Sun Tzu (the author of the treatise Art of War) wrote, “Do not put adversaries under extreme pressure,” and also said, “diminish the hard and increase the soft.” Lao Tzu said, “The highest virtue is to be like water” [i.e. soft yet forceful]. In strategy, a psychological offensive is the best tactic. Propitious timing is not so crucial as material circumstances, which are in turn not so crucial as unity among the people. Those who achieve great things can endure what others cannot endure, only then can they accomplish what others cannot accomplish. For the sake of China’s rise, this is precisely a moment for knowing how to apply human abilities; we must have the scope and the depth to tolerate other people.

I am not asking you just to wait passively, but to positively prepare for battle; only by voiding angry feelings will your minds be clear and alert, and your decisions correct; only by seeing the situation clearly can you respond without anxiety.

When two boxing masters contest, the wiser one often takes a step back, and lets the other one first reveal his weak point, then deals a decisive blow with a single stroke. A foolish boxer launches a furious assault from the start, exerting all his best abilities; however, an opening for counter-attack will be found by the opponent, and he will be constrained by his rival.

At present we have just arrived in America, and we have not established ourselves here. Behaving so hot-headedly and acting impulsively, the outcome does not bear thinking about. Haven’t you heard that “filial devotion does not grow by caning [the child]?” When people are placed under threat of compelling force, how can their fulsome expressions of compliance be sincere? Rather, we should adopt the principles of “using virtue to govern the country” and “gaining people’s consent by reason.” We should avoid active engagement now and advance only later; we should first endure hardships and then be capable [of resolute action], not hoping for speedy results or attempting a decisive victory in one day.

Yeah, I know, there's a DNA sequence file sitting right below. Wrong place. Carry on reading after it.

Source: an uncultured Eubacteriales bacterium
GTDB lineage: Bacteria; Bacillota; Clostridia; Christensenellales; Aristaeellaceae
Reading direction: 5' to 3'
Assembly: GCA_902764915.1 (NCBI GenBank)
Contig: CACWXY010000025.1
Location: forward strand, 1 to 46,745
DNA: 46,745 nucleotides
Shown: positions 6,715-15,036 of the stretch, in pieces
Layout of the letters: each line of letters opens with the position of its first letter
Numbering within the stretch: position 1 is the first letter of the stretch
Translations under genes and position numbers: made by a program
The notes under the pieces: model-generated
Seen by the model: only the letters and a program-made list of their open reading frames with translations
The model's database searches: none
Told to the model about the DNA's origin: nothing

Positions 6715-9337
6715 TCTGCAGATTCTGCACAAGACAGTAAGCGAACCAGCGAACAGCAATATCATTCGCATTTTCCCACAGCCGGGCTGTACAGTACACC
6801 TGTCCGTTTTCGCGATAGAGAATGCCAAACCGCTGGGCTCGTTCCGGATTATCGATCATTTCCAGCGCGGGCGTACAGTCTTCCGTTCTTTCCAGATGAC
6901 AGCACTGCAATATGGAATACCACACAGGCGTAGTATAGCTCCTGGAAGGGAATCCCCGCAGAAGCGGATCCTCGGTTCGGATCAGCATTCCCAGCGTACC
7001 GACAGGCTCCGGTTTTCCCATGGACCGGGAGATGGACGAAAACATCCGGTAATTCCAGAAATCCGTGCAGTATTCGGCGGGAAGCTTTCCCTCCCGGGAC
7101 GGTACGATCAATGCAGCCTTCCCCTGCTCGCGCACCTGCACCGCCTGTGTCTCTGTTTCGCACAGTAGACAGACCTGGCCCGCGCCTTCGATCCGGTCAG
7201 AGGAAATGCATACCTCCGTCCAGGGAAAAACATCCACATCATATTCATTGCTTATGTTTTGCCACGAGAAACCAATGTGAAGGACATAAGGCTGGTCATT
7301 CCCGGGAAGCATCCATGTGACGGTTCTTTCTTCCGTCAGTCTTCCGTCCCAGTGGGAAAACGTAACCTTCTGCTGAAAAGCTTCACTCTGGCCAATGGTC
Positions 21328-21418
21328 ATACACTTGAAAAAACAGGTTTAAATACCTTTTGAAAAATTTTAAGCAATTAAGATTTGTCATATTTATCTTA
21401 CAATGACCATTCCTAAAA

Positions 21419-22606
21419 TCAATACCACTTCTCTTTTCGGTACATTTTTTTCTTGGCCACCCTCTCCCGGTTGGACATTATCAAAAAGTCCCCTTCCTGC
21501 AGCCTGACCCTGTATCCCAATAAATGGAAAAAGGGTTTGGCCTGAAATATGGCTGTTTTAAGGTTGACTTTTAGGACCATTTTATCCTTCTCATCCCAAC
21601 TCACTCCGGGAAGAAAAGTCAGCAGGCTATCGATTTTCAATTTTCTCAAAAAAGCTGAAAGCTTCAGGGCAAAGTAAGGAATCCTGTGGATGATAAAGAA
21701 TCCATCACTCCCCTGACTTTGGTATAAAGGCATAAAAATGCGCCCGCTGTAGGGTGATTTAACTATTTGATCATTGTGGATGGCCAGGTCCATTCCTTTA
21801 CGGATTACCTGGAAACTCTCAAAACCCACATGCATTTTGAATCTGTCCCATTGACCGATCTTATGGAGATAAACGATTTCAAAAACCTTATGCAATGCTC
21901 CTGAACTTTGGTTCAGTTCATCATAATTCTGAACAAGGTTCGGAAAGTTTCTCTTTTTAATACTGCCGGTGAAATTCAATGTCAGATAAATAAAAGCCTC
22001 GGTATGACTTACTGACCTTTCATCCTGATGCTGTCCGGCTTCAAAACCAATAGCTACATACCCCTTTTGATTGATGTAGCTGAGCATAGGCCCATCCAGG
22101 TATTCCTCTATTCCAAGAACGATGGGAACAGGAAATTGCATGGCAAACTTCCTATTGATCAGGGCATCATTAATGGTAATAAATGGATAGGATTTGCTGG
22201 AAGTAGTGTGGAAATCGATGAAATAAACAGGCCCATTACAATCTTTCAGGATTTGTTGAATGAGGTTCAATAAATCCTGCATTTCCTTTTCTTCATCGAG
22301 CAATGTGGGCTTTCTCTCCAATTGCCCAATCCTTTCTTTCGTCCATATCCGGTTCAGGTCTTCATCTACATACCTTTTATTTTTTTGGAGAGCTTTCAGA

Before Emperor Wu of the Han dynasty employed aggressive policies [against foreign powers], he first employed cunning deceptions through “edicts bestowing favors” [on foreign nations]. Apparently following the wishes of the various [powerful] bordering vassal states, he spread his gracious favor in all quarters. In fact, this policy converted great powers into numerous small states lacking the power to act effectively, so that contradictions between them and the Han dynasty were resolved naturally.

We should energetically strive to shift the moral balance in our direction, and turn the pressure of public opinion against our opponents, to make their blows strike against cobwebs, and cause them, like clowns, to taste the bitter fruits of their own misguided efforts. Why should we harshly engage with them, which on the contrary only would create endless troubles for ourselves? “Know yourself and know your enemy, in a hundred battles you will meet no danger.” We don’t understand their viewpoint well, and do we really comprehend thoroughly our own perspective? From this consideration we can see that, intellectually speaking, we have not yet occupied the strategic high ground, and are not much more enlightened than our opponents. On the contrary, by displaying our own wounds, we reveal before others’ eyes an unattractive image; doing that does not help to establish a favorable example of China as a great and civilized nation.